Wherein My Musical Ignorance is Revealed

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A couple of years ago, my sister gave me a CD with a bunch of (very good) music on it that I’d never heard before. Even after picking up albums from a couple of the artists represented (like Zero 7 and Venus Hum), however, a couple of basic facts has escaped my notice until very recently.

Fact the first: That half of The Postal Service, whose excellent “Such Great Heights” and “The District Sleeps Alone Tonight” appear on that CD, is the lead singer of Death Cab for Cutie. This latter is my current trophy-holder for Band That is Far Less Cool Than Its Name. I mean, come on. “Death Cab” sounds like something out of Heavy Metal, not something junior high girls should be swooning over.

Other current contenders include Panic at the Disco and Thievery Corporation. This is a related category to Band Whose Name Criminally Misleads You, where past winners include such favorites as Barenaked Ladies and The Violent Femmes.

(A quick aside: whoever decided to put that crappy cover of “Such Great Heights” on the soundtrack album to Garden State deserves a swift kick in the junk.)

Fact the second: Only after doing some wiki-diving about Frou Frou did I discover that a) Imogen Heap is a member of that group, and b) that Imogen Heap is an actual person’s actual name. I mean, I’d heard this name before (she had a song on an Mac commercial), but never connected it to a specific person. I always figured it was just some crazy syllables someone stuck together to sound cool. Or maybe got from an old children’s book. I mean, has there ever been a name that is either more British or better suited to some Milne-esque volume of children’s verse?

Imogen Heap lived by the sea
in a cottage made of cheese;
down a little gravel path
lined with sycamore trees.

Imogen Heap walked on the strand
beside the shining sea.
She carried a shell
and ‘waited the bell
that would call her home to tea.

Imogen Heap lay in her bed
listening to the breeze.
Watching the waves through the walls
of her cottage made of cheese.

(Side note here: one of our local radio stations played an acoustic cover of “Let Go”. I will concede that it might be possible to arrange such a cover that did not suck. But this one… was not it.)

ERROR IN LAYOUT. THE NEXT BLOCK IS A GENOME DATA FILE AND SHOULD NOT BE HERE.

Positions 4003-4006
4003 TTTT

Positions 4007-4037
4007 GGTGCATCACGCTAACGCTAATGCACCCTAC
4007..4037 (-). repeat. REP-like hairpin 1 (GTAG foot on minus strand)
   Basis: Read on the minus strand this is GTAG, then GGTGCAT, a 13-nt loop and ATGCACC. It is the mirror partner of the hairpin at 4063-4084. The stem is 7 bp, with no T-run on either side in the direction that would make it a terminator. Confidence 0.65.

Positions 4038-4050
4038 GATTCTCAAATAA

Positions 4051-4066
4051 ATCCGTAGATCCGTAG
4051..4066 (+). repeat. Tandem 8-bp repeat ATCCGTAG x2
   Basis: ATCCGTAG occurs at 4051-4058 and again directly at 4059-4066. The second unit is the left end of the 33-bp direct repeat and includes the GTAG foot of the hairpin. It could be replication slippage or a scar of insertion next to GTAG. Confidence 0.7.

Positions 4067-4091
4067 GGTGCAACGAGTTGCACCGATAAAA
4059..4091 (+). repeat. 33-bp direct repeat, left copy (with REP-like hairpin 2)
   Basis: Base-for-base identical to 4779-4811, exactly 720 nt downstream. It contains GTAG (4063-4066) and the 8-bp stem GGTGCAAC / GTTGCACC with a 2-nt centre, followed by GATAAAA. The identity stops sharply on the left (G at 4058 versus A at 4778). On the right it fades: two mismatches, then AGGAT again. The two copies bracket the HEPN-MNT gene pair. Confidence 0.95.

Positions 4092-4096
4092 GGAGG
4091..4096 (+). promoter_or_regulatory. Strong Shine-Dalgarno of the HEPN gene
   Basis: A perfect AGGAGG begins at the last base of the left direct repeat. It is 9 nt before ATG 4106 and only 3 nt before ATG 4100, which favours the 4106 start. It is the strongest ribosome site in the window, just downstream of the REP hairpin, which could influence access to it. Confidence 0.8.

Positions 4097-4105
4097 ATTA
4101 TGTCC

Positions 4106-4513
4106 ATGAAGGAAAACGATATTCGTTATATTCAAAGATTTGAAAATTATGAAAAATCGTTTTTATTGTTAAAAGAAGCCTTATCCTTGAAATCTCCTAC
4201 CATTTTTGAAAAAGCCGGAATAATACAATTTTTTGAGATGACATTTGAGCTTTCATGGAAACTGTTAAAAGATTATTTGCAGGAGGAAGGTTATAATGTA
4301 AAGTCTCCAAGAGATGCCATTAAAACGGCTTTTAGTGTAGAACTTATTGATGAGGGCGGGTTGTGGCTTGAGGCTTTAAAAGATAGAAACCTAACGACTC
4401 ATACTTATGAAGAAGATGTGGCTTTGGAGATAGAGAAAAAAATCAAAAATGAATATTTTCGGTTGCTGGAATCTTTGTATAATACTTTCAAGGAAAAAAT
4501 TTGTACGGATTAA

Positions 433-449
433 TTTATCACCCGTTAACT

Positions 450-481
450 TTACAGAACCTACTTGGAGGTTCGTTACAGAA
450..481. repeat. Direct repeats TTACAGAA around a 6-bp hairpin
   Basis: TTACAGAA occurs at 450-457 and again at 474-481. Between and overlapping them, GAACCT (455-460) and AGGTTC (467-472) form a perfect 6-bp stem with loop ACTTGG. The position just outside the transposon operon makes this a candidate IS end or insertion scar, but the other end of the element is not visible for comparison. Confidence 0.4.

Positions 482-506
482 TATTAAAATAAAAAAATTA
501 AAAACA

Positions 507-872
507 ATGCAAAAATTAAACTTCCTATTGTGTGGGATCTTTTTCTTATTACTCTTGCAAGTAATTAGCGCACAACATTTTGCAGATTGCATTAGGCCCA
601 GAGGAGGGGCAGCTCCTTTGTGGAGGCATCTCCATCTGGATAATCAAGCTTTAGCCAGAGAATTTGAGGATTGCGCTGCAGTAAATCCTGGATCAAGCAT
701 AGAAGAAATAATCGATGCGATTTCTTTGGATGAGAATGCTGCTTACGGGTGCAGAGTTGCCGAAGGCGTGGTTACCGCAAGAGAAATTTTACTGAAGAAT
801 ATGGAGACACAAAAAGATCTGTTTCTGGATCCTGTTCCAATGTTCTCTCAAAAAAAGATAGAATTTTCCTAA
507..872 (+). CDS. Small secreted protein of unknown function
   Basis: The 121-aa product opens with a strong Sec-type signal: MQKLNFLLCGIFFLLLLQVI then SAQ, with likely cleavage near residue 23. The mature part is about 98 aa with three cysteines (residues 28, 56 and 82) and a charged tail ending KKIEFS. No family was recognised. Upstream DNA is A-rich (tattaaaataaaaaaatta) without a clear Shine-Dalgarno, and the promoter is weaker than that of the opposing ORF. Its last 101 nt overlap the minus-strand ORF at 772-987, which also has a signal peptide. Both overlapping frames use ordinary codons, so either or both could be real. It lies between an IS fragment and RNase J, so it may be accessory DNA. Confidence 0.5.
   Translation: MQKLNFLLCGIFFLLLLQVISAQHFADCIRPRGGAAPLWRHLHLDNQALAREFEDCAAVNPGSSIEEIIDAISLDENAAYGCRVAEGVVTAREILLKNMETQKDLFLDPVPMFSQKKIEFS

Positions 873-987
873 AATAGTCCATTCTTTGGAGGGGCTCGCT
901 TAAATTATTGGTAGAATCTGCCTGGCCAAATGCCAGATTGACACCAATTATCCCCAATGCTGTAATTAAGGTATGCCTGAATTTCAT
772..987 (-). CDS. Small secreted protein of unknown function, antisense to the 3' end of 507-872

Learning the World

Thanks to Tom for another great loaner. This time, Ken MacLeod’s Learning the World.

One of my favorite bits (and one of many references to title):

Yesterday we were in a universe that included us and lots of cool stuff: stars, galaxies, plasmas, cometary bodies, planets, and cows and giraffes and AIs and blue-green algae and lichen and microorganisms.

Today we are in a universe that contains us and lots of cool stuff and alien space bats.

That’s a different universe.

A universe with a different history, different potentialities, different future from the universe we thought we lived in. We are not living in the universe we thought we lived in yesterday.

We have to start learning the world all over again.

He’s absolutely right that this book bears more than a passing resemblance to Vinge’s A Deepness in the Sky. The stories follow similar lines of slower-than-light trade and colonization making first contact with unexpected aliens. And there are similarities in the ideomatic translation we see. Vinge’s book is more explicitly an adventure story, while MacLeod’s seems more a novel of ideas.

The conclusion seemed a little rushed to me, and smacked a little as either setting up for sequels, or just telling the whole story to make the point made in the last couple of paragraphs. But, overall, well worth the read.

First Time for Everything

It’s strange to be reminded that there was, once, a time when you had no real conception of what it was to throw up. (Frankly, I wouldn’t be so sad if that were still true….)

I know that BA has some theoretical context—he’s seen the damn dog puke up so many pairs of socks in his three years, how could he not?—but the look of sheer horror on his face yesterday when that became practical experience was so utterly pathetic. He just sort of sat there, looking at me like, “are you kidding me?” Oh, man.

In other news, he seems to be feeling better now.

Two Observations on American Idol

This is probably a familiar line: I don’t really like American Idol. I watch it, a little, because I’m around when the wife is watching. And now that casting is done for this season, I have two things to say.

One: Thanks to NPR, I now have the word for one of the things that has always irritated me endlessly about people auditioning for that show: melisma. I wish I had some idea why it is that people that can’t even stay on the right tune feel that warbling all over the place like they’re at some Bizarro World gospel music championships is gonna get them a spot in Hollywood.

Two: I would be very curious to how Simon’s voting in casting correlates to how long someone lasts in the competition. It seems like a lot of people make it through on two yeses from Randy and Paula. As much as everyone makes a show of hating Simon, I’d be willing to bet that his instinct is pretty good. (Not interested enough to actually re-watch the episodes, compile the list, and track the stats through the season, mind you. But if anyone feels so inclined, let me know!)


I tell ya, they were burning the midnight oil at LG to come up with this innovative menu design!

LG Voyager menu

Update: John Gruber also has something to say about this, too.